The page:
The Monetary Policy Committee (MPC) of the Central Bank of Nigeria (CBN) has on Tuesday maintained benchmark interest rate otherwise known as Monetary Policy Rate (MPR) at 14 per cent for 30 months in a bid to tackle accelerating inflation rate in the country.
Addressing journalists in Abuja at the end of the 265th meeting of the MPC, Godwin Emefiele, the Central Bank Governor, said all the 11 members were present at the meeting voted unanimously for retention the MPR, which was last changed in July 2016.
The Cash Reserves Ratio ( CRR) also remained unchanged at 22.5 per cent, liquidity at 30 per cent and Asymmetric Corridor at +200 and -500 basis points around the MPR.
Emefiele noted that concerns were raised on the impact of the continued trade tensions between the United States of America and China as well as the Brexit situation in Europe.
On the domestic risk to growth, he mentioned the persistent security challenge in the northeast, the herdsmen attack in other regions, and perceived political risk due to the upcoming general elections.
“In light of the concerned risk confronting the economy, including the global and domestic inflationary measure which has intensified the risk of currency depreciation, the MPC was of the view that a loosening option was very remote.
“The MPC also felt that tightening will result in the loss of the gains so far achieved, noting that it may drive the banks to reprise assets, thus increasing the cost of credit as well as elevating credit risk in the economy.
“It will also worsen non-performing loans in the banks.
“The committee also felt that tightening will dampen investment and hamper improvement in output growth given the already fragile growth performance so far achieved.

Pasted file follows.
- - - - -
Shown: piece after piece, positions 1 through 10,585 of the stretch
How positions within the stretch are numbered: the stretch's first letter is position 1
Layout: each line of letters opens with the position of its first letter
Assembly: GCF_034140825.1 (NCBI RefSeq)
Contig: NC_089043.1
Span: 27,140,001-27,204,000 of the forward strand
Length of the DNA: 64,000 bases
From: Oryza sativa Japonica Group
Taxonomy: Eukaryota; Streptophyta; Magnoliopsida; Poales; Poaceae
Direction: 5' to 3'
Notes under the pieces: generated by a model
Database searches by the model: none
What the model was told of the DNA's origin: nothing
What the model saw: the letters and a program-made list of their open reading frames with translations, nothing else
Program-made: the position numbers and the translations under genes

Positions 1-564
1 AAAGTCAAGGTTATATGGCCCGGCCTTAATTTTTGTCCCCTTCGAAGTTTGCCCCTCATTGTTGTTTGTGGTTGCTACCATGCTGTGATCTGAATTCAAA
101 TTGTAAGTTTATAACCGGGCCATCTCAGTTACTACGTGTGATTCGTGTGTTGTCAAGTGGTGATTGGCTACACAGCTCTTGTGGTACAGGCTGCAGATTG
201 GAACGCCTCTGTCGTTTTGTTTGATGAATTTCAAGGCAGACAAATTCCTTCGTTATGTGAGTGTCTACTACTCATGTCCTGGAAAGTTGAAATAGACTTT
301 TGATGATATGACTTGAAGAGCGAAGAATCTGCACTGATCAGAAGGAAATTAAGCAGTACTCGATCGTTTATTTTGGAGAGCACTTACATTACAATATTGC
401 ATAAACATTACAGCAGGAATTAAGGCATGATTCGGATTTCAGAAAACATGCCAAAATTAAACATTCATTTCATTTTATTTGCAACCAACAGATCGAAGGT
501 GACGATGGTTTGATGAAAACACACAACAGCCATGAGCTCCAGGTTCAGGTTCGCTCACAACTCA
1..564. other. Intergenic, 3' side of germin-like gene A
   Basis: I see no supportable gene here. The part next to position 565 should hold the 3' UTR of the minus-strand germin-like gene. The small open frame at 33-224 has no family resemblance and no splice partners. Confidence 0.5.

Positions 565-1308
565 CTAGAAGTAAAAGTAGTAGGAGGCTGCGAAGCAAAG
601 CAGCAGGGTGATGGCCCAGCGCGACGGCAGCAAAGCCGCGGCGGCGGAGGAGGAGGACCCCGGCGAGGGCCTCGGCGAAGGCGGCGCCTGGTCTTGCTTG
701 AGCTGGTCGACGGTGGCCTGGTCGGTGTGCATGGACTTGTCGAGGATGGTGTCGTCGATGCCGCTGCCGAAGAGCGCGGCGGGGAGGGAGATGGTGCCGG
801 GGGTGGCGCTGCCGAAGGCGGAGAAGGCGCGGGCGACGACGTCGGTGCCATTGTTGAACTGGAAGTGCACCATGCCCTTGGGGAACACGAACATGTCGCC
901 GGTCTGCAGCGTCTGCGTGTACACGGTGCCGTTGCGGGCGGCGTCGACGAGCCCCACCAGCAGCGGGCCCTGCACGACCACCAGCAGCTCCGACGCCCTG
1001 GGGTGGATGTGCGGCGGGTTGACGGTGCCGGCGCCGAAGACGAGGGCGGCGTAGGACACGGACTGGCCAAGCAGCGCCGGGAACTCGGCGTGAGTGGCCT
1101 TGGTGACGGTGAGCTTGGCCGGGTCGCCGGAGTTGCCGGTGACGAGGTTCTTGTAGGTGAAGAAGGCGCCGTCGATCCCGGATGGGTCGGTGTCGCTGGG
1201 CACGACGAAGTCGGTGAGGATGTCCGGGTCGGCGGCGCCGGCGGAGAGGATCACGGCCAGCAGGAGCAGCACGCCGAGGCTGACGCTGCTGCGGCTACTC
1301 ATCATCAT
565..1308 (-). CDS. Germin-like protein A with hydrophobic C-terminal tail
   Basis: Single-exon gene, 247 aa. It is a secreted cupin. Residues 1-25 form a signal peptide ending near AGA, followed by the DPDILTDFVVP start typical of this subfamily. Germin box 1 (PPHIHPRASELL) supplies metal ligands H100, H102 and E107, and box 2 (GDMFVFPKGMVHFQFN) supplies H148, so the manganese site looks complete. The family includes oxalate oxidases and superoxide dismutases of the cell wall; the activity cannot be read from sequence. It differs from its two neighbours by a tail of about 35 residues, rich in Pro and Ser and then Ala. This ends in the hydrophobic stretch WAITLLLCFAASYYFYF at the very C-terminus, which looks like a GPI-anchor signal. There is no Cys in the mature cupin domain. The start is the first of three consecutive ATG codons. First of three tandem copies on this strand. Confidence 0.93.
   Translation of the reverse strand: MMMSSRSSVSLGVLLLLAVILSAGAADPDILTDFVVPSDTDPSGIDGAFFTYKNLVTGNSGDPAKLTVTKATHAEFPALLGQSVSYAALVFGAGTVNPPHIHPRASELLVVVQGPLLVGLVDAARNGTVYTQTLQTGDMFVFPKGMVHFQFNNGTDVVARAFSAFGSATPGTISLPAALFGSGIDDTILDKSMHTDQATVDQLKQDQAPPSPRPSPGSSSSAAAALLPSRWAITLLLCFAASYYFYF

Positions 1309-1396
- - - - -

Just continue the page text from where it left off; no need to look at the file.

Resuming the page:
“In light of the above factors, the committee decided by a vote of all eleven members to keep the policy parameters unchanged from their current levels,” he said.
On the overall outlook and risks, the CBN governor said forecasts of key macroeconomic variables indicate a positive outlook for the economy in 2019.
He said that while the IMF had forecasted that the country’s GDP would grow by two per cent, the World Bank, by 2.2 per cent, the CBN was of the view that the country would grow by at least 2.28 per cent.
“Committee noted the relative stability at both the bureau de change and investors and exporter’s window of the foreign exchange market supported by the bank’s exchange rate market policies.
“It was observed with satisfaction the contribution to stability in the market and positive implication of the currency swap agreement with China and the inflow of the 2.8 billion dollars Euro Bond.
“The committee also noted the marginal increase in the foreign reserve from 42.45 billion as at the end of December 2018 to 43.28 billion dollars as of Jan 21, 2019.
“The committee recommended that the government should focus its expenditure on infrastructure investment and urged the Federal government to sustain the pace in addressing the infrastructure deficit in Nigeria.
“It noted that the immediate impact of this approach on GDP will be slow in coming but eventually expand the economy’s productive base, reduce unemployment and increase aggregate demand in a more sustainable manner,” he said.
Emefiele said that the committee acknowledged the strategic role of the private sector in the economy’s growth and remained concerned over the slow growth in credit to the private sector in 2018.
He revealed that it was for this reason that the bank in collaboration with the Nigerian Incentive-Based Risk Sharing for Agric Lending plan to establish a National Micro Finance Bank with branches in all states and Local Government areas.
He said the main objective of the bank would be to provide low-interest rate lending to small scale businesses in Nigeria.
The committee, according to Emefiele, also raised concern on the country’s debt level, warning that it could fast be approaching the pre-2005 Paris Club exit level.
In addition, he said that the committee advised the fiscal authorities to expedite action in broadening the country’s tax base to increase its revenue.